They’re pretty much going to ignore the the interpretations of the Establishment Clause the appearance of unconstitutionality. All right, so basically, what’s going to have to happen now from now on probably is somebody’s actually going to have to be harmed by a state action in a basis of religion kind of like what they’ve been doing with the voucher cases and and that cake baking decision is that if a government action forces you are compromises your religious beliefs, Christian religious beliefs, well, we will you know, they do that. I doubt that they’re going to do any other ones, but If it imposes on your religious beliefs for any reason, you’re going to win your case, because it’s you’re answering the question about the Establishment Clause is it’s favoring one religion, or no religion over all others, it’s being hostile to religion. You know, that’s probably what you should do. Now, let me tell you, I’m not a lawyer. So I’m not giving legal advice, I’m just saying, I’m interpreting what I’m seeing. So the lemon test has gone, they’re going to focus on the kind of ignore the Establishment Clause. And anything that that imposes on the free exercise of religion, they’re going to, they’re going to strike down or modify, okay. And so that leaves a lot of us, non religious people out, you know, because a lot of these religious symbols and religious rituals that we are exposed to, on a daily basis, coming from our government, have a history have been there for many, many decades. And so we can’t use the argument anymore, that that favorite disfavors non religion, because that’s not how they’re going to interpret the First Amendment. They’re not going to include the secular people. So what I would recommend that people do is get involved with some of these groups that, that take on these cases, the American Humanist Association has the appetite, I can’t pronounce it, they have a law department. Now that takes on these cases FFRF, the Freedom From Religion Foundation takes on separation cases, and American Atheists will do so they’ll write briefs in support or against something. You know, Americans United, they take on cases. So, you know, if you believe that you’ve been imposed on by a government action, you know, check out these groups and contact them with a violation. You know, if you believe that there’s a violation. I know, I’ve used the FFRF a group before. Many years ago, when there was a violation, I saw a violation here locally to me, there’s a form you fill out, they contact you, they ask you the details. So that’s the main thing, make sure you have all the details. You know, it’s not about how you feel about the case, okay, or the violation, you know, hey, this makes me feel bad. You know, you have to write down all of the all of the details of the violation. Make sure you have that and let these groups know and hopefully we can get back on track and try to protect the religious freedom of everybody in this country.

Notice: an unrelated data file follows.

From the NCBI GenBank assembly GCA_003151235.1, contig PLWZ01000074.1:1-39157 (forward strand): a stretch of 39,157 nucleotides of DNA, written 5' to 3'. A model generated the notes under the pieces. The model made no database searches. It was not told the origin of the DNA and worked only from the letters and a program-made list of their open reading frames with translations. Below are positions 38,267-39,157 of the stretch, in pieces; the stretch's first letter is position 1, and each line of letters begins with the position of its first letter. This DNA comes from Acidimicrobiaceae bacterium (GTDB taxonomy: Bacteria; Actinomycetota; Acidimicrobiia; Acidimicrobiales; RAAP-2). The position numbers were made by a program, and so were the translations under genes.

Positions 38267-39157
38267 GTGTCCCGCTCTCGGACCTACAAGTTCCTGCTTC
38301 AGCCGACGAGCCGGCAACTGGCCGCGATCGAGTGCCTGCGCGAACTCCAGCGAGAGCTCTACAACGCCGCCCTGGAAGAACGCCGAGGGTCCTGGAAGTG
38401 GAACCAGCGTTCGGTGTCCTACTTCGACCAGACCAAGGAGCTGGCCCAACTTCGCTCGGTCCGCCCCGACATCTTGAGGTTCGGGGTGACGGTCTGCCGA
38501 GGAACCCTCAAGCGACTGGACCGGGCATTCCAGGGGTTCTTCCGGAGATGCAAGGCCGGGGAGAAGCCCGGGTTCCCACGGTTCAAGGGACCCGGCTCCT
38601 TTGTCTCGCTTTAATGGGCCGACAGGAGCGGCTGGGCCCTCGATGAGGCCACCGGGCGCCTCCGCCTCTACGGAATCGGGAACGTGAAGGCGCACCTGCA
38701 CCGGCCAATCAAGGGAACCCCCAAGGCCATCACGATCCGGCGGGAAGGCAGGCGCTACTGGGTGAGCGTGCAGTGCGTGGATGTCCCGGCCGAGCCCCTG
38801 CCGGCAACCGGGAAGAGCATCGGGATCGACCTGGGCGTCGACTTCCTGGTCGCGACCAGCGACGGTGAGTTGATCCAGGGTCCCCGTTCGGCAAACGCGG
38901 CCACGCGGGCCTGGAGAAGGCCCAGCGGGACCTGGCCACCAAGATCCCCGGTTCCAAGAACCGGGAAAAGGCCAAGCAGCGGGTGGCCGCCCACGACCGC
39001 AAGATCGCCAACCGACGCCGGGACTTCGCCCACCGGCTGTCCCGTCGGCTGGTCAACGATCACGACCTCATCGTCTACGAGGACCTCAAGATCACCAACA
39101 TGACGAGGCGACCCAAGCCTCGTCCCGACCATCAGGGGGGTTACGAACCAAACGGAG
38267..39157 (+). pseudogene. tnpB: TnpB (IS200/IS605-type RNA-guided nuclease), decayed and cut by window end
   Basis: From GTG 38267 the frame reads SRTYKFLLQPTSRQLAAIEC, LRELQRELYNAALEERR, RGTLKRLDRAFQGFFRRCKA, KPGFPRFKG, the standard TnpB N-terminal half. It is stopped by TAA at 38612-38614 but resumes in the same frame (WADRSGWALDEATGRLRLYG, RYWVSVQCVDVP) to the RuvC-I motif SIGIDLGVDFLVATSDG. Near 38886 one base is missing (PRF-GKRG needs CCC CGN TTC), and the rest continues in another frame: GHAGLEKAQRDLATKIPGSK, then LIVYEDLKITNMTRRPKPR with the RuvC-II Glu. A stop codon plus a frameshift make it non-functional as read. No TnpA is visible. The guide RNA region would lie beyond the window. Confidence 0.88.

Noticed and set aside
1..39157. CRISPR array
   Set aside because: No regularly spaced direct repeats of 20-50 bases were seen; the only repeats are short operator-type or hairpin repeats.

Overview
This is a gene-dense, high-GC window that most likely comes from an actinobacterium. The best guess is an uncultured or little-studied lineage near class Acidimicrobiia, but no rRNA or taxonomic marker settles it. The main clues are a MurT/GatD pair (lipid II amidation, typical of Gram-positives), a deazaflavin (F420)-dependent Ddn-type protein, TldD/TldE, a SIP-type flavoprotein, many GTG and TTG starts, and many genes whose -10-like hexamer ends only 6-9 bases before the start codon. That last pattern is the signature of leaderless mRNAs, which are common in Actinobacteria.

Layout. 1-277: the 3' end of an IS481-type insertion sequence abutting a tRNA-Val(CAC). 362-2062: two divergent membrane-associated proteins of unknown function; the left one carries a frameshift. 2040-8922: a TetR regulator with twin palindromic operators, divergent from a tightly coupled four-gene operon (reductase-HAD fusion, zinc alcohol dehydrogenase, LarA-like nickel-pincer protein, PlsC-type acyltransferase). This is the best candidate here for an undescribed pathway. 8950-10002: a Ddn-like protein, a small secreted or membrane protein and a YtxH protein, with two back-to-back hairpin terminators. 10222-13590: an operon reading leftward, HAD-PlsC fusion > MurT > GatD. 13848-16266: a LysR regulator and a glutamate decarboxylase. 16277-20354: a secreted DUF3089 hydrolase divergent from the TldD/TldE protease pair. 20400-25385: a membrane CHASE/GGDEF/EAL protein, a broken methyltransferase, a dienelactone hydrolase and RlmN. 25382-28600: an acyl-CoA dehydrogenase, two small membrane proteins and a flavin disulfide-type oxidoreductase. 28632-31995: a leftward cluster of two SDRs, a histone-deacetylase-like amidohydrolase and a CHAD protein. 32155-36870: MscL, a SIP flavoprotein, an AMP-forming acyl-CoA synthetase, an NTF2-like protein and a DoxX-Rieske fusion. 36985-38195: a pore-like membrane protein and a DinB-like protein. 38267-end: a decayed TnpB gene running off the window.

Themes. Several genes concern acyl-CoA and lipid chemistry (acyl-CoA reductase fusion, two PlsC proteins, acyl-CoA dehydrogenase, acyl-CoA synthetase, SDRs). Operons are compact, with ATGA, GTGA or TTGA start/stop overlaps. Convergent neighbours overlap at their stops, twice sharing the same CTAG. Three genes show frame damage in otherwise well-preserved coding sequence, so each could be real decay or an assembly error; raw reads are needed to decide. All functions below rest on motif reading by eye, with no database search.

Voice Over 38:03
Thank you for listening. For information about the topics in this episode, please visit the episode page at Quest city humanist got show. Quest city humanist is an outreach of the secular humanists of Western Lake Erie, and is supported in part by a grant by the American Humanist Association. The AHA can be reached at americanhumanist.org SHoWLE can be reached at humanistswle.org. Glass City Humanist is hosted, written and produced by Douglas Berger, and he is solely responsible for the content. Our theme music is Glass City Jam composed using the Ampify Studio See you next time.

[Transcript is machine generated and lightly edited]

Credits

Written, produced, and edited by Douglas Berger and he is entirely responsible for the content. Incidental voice overs by Shawn Meagley

The GCH theme is “Glass City Jam” composed using Ampify Studio

This episode by Glass City Humanist is licensed under CC BY-NC-ND 4.0.